Wednesday, June 07, 2006
I am just back from attending a briefing by a representative from the Washington Institute for Near East Policy. I previously attended a public session led by Yigal Allon, the former IDF Chief of Staff. As this was a private session, I will not identify the speaker. He is an expert on relations, such as they are, between Israel and the Palestinian Authority. Most of the subject matter related to their current status. There was some discussion of Iran as well.
This speaker has had the benefit of meeting with senior government, army and intelligence officials from the US, the UK, France, Germany, Israel, Fatah, Hamas, Egypt and Jordan. His observations were generally based on these interactions coupled with his own history.
He characterized the 90's as a period of bilateral negotiation which peaked under Clinton and collapsed with the failure to make a deal at Camp David in 2000. There followed war, and now a cease fire. He believes that bilateral negotiations are unlikely to be resumed with Hamas in power.
He characterized Hamas as unlikely to moderate, because it is composed of a three-tier bureaucracy around which it is very difficult to forge policy change. There is a local layer, a national layer and a Shura council, any one of which can veto significant policy change.
Having said that, he said that Hamas is under extraordinary pressure, more than he would have expected 6 months ago:
1) Money has genuinely been frozen, with little leakage. European nations are offended by Hamas, which rejects the European premise of peacemaking with Israel. Arab nations have failed to live up to all pledges made to fund the PA since 2002. They now have a further excuse to reneg on the pledges -- American banking intervention. The US's ability to monitor banking transactions globally has made it exceptionally difficult to cheat on a sanctions regime without a high cost; i.e., business with US banks.
2) Thus far, the Quartet has stayed together. This expert would not have predicted European firmness, but Europe has held. He attributes this again to Hamas's unwillingness to make even the slightest concession to the European perspective, while asking for increased aid. Germany's new leader Merkel is demonstrating toughness, the UK has been equally strong and even France has acquired a new reserve.
3) Hamas is experiencing demonstrations led by Fatah outside its offices daily. Palestine has 76,000 armed people under no central authority. People have not been paid salaries for 3 months. The tension is rising palpably.
4) Abbas, though a weak leader, is making strides with his effort at forging a referendum to agree a Palestinian negotiating position which undermines Hamas. The associated tension is fomenting some violence between Hamas and Fatah, and it is playing out daily.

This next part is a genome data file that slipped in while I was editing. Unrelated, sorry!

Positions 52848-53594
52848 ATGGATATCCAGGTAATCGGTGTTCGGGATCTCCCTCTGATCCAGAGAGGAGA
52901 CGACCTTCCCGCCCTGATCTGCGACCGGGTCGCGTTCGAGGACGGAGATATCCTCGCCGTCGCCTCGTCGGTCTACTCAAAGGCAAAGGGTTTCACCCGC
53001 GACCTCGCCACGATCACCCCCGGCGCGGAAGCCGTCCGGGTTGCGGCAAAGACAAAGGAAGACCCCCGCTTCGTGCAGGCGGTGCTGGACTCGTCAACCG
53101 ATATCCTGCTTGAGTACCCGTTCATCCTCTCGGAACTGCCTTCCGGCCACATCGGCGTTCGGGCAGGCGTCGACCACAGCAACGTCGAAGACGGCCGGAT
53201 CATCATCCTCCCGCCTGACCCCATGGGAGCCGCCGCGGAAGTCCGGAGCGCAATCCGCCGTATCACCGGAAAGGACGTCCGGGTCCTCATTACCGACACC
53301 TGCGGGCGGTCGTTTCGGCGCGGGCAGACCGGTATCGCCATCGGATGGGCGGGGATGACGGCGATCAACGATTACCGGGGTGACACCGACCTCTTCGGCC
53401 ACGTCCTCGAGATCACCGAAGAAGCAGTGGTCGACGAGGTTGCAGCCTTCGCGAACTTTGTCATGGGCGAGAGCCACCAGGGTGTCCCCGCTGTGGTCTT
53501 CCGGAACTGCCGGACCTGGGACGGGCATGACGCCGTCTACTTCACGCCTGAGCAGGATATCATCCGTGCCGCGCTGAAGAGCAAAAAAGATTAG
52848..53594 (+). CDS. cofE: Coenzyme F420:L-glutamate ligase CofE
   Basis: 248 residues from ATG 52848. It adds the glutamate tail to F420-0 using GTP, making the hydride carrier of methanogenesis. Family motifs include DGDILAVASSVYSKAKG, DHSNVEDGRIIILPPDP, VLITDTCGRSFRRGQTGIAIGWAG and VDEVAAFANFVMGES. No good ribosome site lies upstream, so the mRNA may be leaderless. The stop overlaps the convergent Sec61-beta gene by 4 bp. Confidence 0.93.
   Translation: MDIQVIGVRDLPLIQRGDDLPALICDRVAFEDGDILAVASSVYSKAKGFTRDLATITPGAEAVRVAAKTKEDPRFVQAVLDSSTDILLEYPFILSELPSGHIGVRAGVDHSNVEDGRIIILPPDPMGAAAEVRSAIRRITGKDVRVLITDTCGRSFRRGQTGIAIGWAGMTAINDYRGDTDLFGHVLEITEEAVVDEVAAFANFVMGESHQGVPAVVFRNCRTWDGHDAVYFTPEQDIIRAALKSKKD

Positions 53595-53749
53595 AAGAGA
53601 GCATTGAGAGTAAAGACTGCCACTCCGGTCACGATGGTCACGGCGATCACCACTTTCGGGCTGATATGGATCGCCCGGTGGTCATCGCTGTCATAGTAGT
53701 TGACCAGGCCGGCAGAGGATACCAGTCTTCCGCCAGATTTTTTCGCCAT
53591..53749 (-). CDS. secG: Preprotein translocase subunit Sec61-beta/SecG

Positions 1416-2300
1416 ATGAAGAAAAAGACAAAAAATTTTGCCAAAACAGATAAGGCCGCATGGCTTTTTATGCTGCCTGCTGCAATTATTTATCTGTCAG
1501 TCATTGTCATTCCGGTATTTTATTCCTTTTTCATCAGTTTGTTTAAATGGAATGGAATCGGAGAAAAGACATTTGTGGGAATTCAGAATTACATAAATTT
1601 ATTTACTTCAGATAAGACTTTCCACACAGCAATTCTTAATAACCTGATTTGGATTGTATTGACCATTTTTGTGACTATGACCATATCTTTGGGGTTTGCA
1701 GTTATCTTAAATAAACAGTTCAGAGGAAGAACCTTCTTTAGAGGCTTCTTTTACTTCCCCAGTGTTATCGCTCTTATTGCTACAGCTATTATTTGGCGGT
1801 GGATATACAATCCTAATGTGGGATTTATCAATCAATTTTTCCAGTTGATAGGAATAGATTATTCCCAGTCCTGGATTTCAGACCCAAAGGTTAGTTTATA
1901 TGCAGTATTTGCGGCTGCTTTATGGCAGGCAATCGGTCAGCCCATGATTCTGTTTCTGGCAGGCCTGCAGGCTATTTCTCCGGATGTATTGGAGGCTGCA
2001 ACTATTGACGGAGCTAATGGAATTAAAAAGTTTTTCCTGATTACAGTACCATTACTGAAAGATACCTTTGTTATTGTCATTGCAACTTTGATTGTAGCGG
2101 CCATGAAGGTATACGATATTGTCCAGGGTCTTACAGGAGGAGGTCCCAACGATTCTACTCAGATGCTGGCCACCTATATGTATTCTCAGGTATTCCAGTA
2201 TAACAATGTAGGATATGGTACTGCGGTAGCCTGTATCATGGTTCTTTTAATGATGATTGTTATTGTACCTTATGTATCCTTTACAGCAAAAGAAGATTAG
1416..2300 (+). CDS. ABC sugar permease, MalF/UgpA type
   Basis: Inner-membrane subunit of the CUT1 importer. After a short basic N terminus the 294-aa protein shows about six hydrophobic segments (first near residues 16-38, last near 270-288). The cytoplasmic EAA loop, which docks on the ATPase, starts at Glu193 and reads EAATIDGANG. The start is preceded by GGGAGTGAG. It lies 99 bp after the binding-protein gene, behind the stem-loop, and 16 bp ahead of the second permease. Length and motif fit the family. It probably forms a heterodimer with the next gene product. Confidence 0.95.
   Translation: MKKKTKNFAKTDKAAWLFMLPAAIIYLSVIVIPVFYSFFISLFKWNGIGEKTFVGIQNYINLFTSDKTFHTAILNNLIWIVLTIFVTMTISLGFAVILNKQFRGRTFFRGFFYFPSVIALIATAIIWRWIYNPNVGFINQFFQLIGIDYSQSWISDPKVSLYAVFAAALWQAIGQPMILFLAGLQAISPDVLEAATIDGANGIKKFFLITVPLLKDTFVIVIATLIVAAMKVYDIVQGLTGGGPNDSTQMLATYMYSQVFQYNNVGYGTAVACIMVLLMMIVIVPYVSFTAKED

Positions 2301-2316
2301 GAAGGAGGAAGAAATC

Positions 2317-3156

5) No Arab nations feel as though they have any influence with Hamas. In fact, Hamas scares them.
6) Hamas prefers to remain at some distance from Iran, and Iran is reluctant to part with money for Hamas.
Where does all this lead? Completely uncertain. Israel, led by Olmert, is staying out of it, focused instead on controlling its own destiny by building its fence and dismantling some settlements. Abbas is shrewdly working to peel the EU away from consensus with the rest of the Quartet. If he succeeds in this, and is responsible for re-establishing a flow of money from Europe to support the PA budget, he may be able to call for new elections and defeat Hamas. But he may fail, in which case there is the high likelihood of a humanitarian crisis in Palestine as it sinks further into chaos.
Israel's approach is again a) stay out of PA power struggle and b) work diligently to prevent a humanitarian crisis for both moral and strategic reasons. Israel worries about being blamed for it, and also worries about the EU's ability to stomach such a crisis without rolling over to Hamas.
On Iran, the speaker added little to the already much discussed debate. He thinks Ahmadinejad should be taken at his word. He has been told that there is essentially a one-year window between mastering the nuclear fuel cycle and industrial execution of nuclear bomb-making, and we are probably now in that window. He asserted that the US is committed to working together with the EU on Iran and would like to have China and Russia onboard as well, but thinks the latter two are unlikely. He commented that his Institute often has roundtable discussions with representatives from the entire political spectrum who also have related expertise. On the question of Iran, and whether a deal would be made with the US, the unanimous conclusion was "it will not happen." He also commented that whereas the Administration may have previously entertained the notion of leaving the Iranian problem to the next administration, the acceleration of Iran's nuclear ambition has made it impossible to "kick the can down the road."